Kharkiv city officials say over 8 billion hryvnias (some $990 million) have been ploughed into the town's preparations. Oleksandr Yaroslavsky, a local oligarch who owns the Metalist football club, invested over $300 million.

Since Kharkiv muscled its way into the frame as a host city, the city's “Mettalist” stadium has been transformed from a decrepit aging arena into a state-of-the-art sports complex with a stadium seating nearly 39,000.

Twenty-one-year-old Oleksandr (right) is just one of 1,500 student volunteers working at Euro 2012 in Kharkiv.
Twenty-one-year-old Oleksandr (right) is just one of 1,500 student volunteers working at Euro 2012 in Kharkiv.
Sergei Storozhenko, first deputy president of Ukraine’s Football Federation, maintains that Kharkiv has made huge strides and that infrastructure will remain in place for future generations.

“The stadium and airport were in such a bad state that a normal person could not be there," he saysd. "As we know, it was terrible. Thanks to preparations for the Euros, Kharkiv has a large heritage -- a stadium, a youth academy which is located at the Metalist sports ground, as well as the training base that the Portuguese are using. Of course, there is also the five-star Kharkiv Palace, one of the best hotels in Europe.”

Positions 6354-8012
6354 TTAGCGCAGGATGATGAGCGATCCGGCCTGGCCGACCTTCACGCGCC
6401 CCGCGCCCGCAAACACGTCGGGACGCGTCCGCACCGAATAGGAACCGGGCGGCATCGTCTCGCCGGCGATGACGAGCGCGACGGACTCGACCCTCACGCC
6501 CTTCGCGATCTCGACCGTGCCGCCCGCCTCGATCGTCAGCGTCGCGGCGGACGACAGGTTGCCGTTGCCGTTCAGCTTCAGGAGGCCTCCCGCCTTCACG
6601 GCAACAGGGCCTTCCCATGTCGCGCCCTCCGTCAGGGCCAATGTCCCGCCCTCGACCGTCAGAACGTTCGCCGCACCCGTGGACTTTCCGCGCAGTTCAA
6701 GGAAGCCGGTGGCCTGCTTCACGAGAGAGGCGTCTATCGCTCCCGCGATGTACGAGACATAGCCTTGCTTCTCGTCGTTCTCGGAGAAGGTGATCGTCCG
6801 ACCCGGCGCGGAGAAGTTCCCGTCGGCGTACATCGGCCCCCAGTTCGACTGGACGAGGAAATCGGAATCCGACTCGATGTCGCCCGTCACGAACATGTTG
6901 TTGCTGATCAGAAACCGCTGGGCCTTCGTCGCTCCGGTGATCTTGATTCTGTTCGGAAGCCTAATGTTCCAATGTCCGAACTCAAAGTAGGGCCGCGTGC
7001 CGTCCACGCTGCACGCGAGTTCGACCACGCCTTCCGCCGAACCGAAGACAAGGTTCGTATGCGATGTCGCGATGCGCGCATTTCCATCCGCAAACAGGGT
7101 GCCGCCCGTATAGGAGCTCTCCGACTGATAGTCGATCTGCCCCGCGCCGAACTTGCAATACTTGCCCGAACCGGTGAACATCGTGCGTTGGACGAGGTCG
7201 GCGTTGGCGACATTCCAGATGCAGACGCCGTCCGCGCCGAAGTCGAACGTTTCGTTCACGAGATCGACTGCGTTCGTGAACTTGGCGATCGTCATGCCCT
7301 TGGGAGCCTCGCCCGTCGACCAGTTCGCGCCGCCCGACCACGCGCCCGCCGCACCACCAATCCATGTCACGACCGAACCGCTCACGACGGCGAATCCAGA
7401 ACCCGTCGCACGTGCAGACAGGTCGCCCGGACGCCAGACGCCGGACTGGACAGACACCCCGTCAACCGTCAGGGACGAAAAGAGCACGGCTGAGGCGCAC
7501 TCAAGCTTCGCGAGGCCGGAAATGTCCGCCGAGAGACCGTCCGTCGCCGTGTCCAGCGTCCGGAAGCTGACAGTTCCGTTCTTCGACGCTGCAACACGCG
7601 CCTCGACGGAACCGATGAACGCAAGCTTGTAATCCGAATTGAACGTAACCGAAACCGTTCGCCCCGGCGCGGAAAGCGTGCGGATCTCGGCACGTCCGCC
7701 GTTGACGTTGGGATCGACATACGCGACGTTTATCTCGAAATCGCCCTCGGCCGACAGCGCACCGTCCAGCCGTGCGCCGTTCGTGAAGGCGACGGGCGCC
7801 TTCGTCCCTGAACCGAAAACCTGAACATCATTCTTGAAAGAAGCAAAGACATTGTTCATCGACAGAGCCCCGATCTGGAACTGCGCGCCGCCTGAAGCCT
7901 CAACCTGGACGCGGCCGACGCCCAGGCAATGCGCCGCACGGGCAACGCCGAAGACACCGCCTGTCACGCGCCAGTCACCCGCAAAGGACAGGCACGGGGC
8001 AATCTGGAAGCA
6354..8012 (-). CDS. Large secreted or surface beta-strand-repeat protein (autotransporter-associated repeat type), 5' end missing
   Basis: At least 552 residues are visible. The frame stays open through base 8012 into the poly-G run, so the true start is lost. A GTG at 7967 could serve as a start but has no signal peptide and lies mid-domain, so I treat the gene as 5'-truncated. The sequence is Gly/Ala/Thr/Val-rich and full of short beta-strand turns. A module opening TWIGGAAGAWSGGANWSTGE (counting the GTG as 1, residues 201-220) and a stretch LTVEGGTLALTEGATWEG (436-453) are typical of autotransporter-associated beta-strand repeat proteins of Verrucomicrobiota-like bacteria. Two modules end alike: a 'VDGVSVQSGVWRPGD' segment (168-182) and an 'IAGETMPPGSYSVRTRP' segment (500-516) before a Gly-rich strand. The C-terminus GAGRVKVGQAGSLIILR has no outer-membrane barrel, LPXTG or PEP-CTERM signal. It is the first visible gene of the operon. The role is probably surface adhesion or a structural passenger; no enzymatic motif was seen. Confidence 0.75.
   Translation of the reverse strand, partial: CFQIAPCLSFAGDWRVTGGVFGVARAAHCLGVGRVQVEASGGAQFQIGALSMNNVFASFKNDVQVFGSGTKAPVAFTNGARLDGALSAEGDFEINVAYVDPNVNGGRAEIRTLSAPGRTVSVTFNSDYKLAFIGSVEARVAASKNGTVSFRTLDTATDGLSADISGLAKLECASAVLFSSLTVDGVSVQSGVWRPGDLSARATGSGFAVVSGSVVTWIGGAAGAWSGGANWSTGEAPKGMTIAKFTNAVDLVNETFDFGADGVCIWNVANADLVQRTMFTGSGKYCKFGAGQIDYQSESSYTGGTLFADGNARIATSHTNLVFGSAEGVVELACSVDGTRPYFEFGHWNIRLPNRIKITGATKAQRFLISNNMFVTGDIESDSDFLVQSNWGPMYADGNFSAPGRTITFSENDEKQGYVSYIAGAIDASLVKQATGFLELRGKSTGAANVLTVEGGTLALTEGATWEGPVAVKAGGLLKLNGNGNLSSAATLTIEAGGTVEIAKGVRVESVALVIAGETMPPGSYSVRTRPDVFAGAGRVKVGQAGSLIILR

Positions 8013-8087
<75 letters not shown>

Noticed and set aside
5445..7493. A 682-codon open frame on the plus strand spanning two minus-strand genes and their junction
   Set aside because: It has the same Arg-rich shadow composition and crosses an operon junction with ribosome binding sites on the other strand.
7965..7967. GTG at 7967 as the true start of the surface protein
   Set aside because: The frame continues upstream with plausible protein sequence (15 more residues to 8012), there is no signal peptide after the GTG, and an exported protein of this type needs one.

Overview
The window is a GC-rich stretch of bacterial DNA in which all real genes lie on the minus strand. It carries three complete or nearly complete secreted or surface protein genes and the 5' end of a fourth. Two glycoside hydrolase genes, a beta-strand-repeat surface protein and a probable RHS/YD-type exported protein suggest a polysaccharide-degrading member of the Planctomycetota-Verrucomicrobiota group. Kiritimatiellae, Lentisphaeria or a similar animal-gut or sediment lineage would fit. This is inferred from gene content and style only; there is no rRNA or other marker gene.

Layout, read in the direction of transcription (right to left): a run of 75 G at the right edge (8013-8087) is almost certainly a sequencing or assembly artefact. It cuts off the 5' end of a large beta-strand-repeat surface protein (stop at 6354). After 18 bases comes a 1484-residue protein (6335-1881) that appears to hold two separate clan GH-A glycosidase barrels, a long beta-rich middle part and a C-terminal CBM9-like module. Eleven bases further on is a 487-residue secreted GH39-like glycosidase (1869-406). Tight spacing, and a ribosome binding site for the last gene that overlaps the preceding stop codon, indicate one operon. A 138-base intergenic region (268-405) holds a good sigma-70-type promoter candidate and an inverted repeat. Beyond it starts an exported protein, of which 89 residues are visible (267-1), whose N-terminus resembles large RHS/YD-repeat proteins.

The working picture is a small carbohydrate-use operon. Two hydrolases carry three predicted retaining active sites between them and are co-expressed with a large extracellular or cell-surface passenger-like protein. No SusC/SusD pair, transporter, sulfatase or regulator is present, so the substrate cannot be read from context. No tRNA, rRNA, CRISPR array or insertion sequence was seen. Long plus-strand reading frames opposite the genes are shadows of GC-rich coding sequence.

But some residents have mixed feelings.

They have flagged skyrocketing hotel prices, rising train-ticket prices, and the poor condition of Kharkiv’s potholed roads beyond the city center and between cities as concerns for the estimated 100,000 tourists traveling there.

Yuriy Krasnokutskiy, a businessman, said the lavish spending by the debt-burdened government has fueled resentment toward authorities in Kharkiv and spurred suspicions that funds were misused.

Viktor Boiko, a 66-year old teacher born and raised in Kharkiv, praised the prized new Metalist Stadium, but suggested that no effort had been made to tackle problems like roads and intercity auto-transport until the eleventh hour.

“When the time came, we were like a student with one night to prepare for an exam!" he said. "That night has begun and it will go on until June 9.”

Nonetheless, even the hotel price gouging has had a silver lining.